National Work Zone Awareness Week
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- National Work Zone Awareness Week
April 17 – 21, 2023
National Work Zone Awareness Week (NWZAW) takes place every spring to bring attention to the upcoming summer construction season with information and tips to help save lives.
The Missouri Department of Transportation (MoDOT) hosts the 2023 NWZAW kickoff event. This year’s theme is “You play a role in work zone safety. Work with us.”
An Introduction to the Campaign
The Virginia Department of Transportation started the awareness campaign that evolved into National Work Zone Awareness Week. The roadwork calendar for the summer of 1997 was fully booked, with more projects than anyone recalls having for the warm months. VDOT employees from southwest Virginia wanted to dedicate a week in the spring to raise awareness of the upcoming construction season. A successful promotion led to sharing the campaign with other state DOTs and the American Traffic Safety Services Association, eventually involving the Federal Highway Administration (FHWA). In 2000, the first official National Work Zone Awareness Week (NWZAW) took place in Springfield, Virginia.
- Initiate an educational campaign to raise awareness for more caution when driving through work zones to decrease fatalities and injuries;
- Establish and promote a uniform set of safety tips;
- Promote training and best practices for work zone safety in the private sector, transportation industry, and roadway workers;
- Involve roadway workers and contractors for their insight into ways to lessen incidents based on motorist behavior;
- Outreach efforts to unite entities involved with work zone safety and to form partnerships across industries, agencies, and jurisdictions.
NWZAW is for everyone
Were you under the assumption that NWZAW’s main goal was to protect construction workers in roadway work zones? The fact is, only one out of every eight fatalities is a worker. The other seven-eighths of fatalities are motorists or their passengers.
Roadway construction workers know the dangers of their job. They live it and work it every day. Motorists aren’t typically exposed to work zones daily. A campaign ahead of the summer roadwork season does an excellent public service to remind them to slow down, pay attention, and have patience in work zones because lives depend on it.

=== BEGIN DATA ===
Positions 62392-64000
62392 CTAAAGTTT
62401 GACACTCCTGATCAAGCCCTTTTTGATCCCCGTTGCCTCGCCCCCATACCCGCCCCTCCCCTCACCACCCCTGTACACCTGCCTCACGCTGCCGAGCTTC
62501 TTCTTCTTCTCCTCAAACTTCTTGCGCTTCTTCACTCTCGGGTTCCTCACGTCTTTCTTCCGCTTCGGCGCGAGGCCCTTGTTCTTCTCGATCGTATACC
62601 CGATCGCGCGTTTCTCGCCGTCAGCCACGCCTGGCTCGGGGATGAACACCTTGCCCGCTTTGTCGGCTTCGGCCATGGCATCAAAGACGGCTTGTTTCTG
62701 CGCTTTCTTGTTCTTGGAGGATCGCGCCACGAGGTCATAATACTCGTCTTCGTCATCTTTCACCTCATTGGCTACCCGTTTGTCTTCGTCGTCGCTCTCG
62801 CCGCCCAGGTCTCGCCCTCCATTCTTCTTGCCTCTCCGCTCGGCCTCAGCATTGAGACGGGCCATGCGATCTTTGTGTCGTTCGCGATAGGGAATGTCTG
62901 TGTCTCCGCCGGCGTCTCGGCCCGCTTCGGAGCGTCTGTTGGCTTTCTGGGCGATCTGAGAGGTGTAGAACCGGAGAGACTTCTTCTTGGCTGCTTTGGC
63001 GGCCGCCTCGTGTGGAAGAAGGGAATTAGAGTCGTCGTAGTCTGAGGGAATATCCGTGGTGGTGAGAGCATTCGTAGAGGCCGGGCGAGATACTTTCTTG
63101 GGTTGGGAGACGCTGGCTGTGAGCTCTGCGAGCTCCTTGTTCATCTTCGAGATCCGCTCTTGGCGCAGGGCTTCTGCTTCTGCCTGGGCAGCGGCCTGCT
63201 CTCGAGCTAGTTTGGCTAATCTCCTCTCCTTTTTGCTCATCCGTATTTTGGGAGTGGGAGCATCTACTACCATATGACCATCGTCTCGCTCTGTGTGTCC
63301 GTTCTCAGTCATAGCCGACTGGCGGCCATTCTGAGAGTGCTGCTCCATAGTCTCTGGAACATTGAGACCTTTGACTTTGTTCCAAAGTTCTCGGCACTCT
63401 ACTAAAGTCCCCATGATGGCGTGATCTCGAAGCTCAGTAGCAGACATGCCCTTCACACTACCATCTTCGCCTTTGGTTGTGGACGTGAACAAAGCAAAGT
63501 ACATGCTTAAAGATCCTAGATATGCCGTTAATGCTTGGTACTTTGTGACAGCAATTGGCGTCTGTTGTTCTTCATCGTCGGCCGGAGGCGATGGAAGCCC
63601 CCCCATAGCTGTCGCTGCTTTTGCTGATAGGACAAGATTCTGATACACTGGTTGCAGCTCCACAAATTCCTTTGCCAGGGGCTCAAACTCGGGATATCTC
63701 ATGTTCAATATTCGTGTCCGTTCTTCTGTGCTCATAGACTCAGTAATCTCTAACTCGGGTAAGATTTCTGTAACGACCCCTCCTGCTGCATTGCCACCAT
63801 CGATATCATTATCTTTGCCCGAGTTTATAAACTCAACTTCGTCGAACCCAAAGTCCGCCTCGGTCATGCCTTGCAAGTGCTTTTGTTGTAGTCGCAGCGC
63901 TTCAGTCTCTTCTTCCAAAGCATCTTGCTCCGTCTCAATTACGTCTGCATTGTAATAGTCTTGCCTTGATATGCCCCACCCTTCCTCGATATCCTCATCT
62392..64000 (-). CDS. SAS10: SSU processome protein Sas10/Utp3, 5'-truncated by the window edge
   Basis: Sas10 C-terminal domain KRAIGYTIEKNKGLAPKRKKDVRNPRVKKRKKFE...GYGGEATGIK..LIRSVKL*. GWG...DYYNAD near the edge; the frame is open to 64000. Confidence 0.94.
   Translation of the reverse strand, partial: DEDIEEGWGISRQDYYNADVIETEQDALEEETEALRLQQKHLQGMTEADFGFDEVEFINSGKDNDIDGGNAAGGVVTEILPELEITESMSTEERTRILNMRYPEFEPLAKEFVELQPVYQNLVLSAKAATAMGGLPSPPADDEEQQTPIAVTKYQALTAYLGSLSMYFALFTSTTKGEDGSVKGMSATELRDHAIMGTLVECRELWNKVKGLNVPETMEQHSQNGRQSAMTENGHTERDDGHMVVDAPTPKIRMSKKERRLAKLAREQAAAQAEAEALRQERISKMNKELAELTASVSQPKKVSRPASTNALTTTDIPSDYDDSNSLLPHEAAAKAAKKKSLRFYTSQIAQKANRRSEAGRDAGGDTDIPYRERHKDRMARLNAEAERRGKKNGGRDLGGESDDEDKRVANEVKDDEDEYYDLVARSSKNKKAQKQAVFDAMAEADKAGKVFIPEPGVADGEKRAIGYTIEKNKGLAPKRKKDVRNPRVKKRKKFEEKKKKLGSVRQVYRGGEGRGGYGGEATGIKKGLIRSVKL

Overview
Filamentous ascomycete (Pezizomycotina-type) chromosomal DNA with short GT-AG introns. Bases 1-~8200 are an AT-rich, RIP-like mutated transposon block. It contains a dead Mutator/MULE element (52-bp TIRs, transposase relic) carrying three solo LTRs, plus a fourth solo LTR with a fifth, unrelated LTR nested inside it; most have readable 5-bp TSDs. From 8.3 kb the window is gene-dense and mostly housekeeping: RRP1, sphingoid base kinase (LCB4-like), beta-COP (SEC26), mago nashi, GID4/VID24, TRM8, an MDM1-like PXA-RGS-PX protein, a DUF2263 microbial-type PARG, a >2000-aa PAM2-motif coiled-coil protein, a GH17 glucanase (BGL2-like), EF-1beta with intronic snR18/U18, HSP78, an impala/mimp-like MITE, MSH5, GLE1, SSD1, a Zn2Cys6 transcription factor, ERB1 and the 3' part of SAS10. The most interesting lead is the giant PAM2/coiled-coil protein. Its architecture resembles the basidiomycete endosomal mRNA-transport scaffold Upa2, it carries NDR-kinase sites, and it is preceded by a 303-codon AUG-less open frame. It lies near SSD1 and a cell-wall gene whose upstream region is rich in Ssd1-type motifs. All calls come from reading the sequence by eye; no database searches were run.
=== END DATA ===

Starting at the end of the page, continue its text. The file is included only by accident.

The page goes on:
Work Zone Safety data from the Federal Highway Administration
How to participate
National kickoff event
Tuesday, April 18
The NWZAW 2023 kickoff, hosted by the Missouri Department of Transportation (MoDOT), occurs at the new I-70 westbound bridge over the Missouri River near Rocheport, 10-11 a.m. CT. The speaking portion of the news conference will last approximately 30 minutes, followed by media interviews.
The kickoff will be live-streamed by MoDOT for nationwide participation. The live stream link will be posted on the MoDOT webpage when available.
Go Orange Day
Wednesday, April 19
Transportation and roadwork professionals across the country are encouraged to wear orange to support work zone safety. Go Orange Day supports the families of victims who have lost their lives in work zones.
Show your support on social media by posting your orange pics and using the hashtags #NWZAW and #Orange4Safety.
Social media storm
Thursday, April 20
Organizations, companies, institutions, agencies, and individuals are asked to share messages and use hashtags #NWZAW and #WorkZoneSafety throughout social media between 9 a.m. and 4 p.m. ET.
Share your stories to help raise awareness on social media.
Moment of Silence
Friday, April 21
The Moment of Silence started in 2022 and encourages companies and families to join together for a moment of silence as a tribute to the people who lost their lives in a work zone incident.
Workers and travelers alike are affected by work zone safety.
Spotlight: Iowa’s work zones
Iowa’s location and corn production make it a central transportation hub
Did you know that Iowa is among the nation’s leaders in highway work zone safety initiatives? That’s because Iowa is a central hub for the efficient movement of goods across America’s highways.
When the Iowa Department of Transportation needed technology to improve work zone safety, they turned to Q-Free to take advantage of a new standard for data sharing in work zones. The Work Zone Data Exchange (WZDx) standard, developed by the Federal Highway Administration, is a universal format data feed that eliminates third-party vendors and proprietary technology, leading to an openly adoptable standard to transfer data. Work zones, traffic controllers, autonomous vehicles, smart signals, cameras, agencies like Departments of Transportation, and navigation software could access and share data like never before.
LaneAware Work Zones
A simple, yet sophisticated lane closure management tool
for managing recurring and one-off work zone activities and special events.